7. Imagine you are talking with a friend

The IELTS interview is not a job interview, business negotiation, or interrogation with your future in-laws. So while you should still be respectful, you do not have to be so stiff and formal with your IELTS examiner.
One thing that helps is thinking of the examiner as a friend, perhaps a close mentor or colleague you respect. This means you can laugh if you need to laugh or tell a relevant personal story if the need arises.

Though “confidence” is not one of the scoring criteria, if you are relaxed and confident as you speak, your fluency and pronunciation scores are almost guaranteed to be at the levels you desire.

8. Don't obsess over your grammar when speaking

Your grammatical range and accuracy is obviously a key component of your speaking ability and the grade you will get, but of most importance when we speak to someone is their fluency. If someone is having problems with their fluency or talking slowly, it is very noticeable. 

Some candidates make the mistake of focusing so much on their grammar that it affects their fluency or their coherence. Sometimes they speak more slowly than natural speed in order to try and get the grammar correct.  All this will do is ensure you get a lower score for your fluency and coherence and possibly your pronunciation too!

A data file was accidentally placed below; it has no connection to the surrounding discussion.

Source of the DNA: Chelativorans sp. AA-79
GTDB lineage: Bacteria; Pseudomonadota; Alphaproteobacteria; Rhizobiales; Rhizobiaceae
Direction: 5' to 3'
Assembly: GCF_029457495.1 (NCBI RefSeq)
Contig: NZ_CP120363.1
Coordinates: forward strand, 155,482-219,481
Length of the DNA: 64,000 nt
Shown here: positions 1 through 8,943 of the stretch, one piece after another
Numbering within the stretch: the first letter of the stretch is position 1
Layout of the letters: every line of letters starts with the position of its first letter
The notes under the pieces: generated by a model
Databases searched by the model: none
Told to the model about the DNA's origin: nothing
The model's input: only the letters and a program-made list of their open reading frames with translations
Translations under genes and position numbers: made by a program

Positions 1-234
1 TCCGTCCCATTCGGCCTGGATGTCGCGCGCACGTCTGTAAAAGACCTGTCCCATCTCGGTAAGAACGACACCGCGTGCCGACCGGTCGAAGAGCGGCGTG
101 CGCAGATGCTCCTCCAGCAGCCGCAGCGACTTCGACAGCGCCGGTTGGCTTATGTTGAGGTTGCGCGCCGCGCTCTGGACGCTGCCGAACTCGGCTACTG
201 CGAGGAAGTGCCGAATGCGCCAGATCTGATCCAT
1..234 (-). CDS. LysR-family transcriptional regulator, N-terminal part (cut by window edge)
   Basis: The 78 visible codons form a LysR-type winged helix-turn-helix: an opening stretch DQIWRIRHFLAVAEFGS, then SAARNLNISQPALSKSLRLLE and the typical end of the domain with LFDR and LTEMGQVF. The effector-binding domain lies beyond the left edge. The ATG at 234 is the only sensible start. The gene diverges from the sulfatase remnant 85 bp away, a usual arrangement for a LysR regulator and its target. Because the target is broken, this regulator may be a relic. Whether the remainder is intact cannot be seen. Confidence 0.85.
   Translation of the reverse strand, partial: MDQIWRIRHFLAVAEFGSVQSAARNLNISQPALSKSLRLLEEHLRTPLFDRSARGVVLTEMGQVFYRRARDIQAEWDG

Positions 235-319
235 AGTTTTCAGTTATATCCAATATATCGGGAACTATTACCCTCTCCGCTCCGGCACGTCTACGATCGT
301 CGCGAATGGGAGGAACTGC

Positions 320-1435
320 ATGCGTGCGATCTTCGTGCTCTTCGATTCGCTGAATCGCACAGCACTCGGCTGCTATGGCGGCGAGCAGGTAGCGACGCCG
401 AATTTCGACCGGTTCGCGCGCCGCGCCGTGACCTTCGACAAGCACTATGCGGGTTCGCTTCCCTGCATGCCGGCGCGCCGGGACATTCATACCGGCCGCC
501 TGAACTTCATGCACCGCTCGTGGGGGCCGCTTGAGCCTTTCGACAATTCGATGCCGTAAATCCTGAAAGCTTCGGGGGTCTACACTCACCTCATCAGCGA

You obviously need to think about your grammar on your IELTS interview day (for example, did the examiner ask a question about the past? If they did, you need of course to use past tenses to answer), but if you focus on it too much you may end up making your score worse. It's too late to start trying to improve your grammar once you get to the test so relax and focus on chatting to the examiner in a natural way.  

Wrapping it up

Again, the IELTS interview is not necessarily the most difficult module, but it can be quite “scary” for first-time test takers or people who are naturally shy. So do consider the above-mentioned IELTS interview day tips to help you, and of course, practice, practice, PRACTICE. Good luck!